In February, intrepid reporter Kirby Garlitos brought you news that Europol were investigating match-fixing allegations in the world of professional football. Rob Wainwright, Director of Europol, announced that they were investigating 380 suspicious matches with a further 300 identified as having potential.
Well Wainwright and his team at Europol are back in the news after two further investigations have been identified: Russian mafia groups and organized crime in the Balkans. Back at the turn of the new year Wainwright’s team seemed to have their all-seeing eye firmly focused on the Asian market, it seems things have changed.
“This problem isn’t one just linked to Asian organized crime. We also have our suspicions about Russian mafia groups active in football match fixing. We are looking at that at the moment. Also we are looking at some organized crime groups originating from the western Balkans.” Wainwright told the Times.
News reports suggest that during the 2012 season one in ten Russian footballers were approached to fix a game. Given that the Russians are to host the 2018 World Cup this is a problem that they don’t want dumped on their doorstep. A point that the Russian President, Vladimir Putin, was well aware of when he signed a bill, earlier this month, that toughened sanctions for anyone found guilty of match-fixing. The new laws could lead to seven years doing porridge and $30,000 in fines if found guilty of match fixing; something that is as rare as Dodo poop.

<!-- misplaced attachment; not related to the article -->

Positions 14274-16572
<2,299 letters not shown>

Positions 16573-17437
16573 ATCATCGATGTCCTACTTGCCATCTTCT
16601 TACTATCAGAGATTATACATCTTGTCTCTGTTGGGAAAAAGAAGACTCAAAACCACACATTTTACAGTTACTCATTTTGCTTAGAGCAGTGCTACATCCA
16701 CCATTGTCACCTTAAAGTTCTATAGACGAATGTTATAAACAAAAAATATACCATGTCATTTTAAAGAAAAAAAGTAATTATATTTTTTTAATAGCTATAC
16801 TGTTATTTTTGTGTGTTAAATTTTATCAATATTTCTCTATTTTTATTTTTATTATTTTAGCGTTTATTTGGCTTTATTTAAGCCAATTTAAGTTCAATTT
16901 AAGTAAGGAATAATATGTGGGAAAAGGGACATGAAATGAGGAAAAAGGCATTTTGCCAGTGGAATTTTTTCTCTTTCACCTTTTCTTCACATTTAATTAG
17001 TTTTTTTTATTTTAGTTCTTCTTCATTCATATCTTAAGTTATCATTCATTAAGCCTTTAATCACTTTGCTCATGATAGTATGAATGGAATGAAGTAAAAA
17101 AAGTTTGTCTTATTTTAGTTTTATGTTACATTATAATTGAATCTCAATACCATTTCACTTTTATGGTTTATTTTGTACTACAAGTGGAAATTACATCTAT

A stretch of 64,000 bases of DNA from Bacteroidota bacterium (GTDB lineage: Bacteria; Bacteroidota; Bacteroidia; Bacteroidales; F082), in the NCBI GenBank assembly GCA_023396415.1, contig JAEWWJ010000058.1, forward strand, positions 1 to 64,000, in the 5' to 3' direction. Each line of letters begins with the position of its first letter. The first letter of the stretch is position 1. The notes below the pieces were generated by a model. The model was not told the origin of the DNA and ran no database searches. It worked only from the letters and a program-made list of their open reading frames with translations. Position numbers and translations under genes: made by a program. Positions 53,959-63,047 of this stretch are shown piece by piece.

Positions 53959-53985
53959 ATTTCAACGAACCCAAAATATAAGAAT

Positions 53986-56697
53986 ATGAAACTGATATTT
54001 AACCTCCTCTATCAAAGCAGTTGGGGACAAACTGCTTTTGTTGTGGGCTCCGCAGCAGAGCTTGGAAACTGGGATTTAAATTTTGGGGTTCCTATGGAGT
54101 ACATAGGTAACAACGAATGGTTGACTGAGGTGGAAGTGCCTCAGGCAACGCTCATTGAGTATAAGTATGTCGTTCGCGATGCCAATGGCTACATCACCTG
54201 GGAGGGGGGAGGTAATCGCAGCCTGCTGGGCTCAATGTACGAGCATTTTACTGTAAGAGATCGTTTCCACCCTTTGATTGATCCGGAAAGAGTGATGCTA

Wainwright has gone public to warn people that the 2014 World Cup in Brazil could become a target for the gangs; but I think that’s highly improbable. In order for match fixing to work you need co-operative players and a low-key setting. If players are co-operating then they either fear for their safety, or the safety of their family, or they need some additional cash. The salaries have never been higher at the top levels of the game, and the World Cup is one of the most high profile sporting events in the world. Granted the betting opportunities are huge, but it’s plain risk assessment theory.
This means the lower leagues will continue to be the focus of attention and this presents a real problem.
If match fixing continues at the lower end of the scale, will it ever gather enough traction for anybody to do anything about it? And how on earth do you prove that match fixing took place anyway? As a fan of Manchester United I have always though our matches were fixed because we kept on winning everything, but how do you prove it?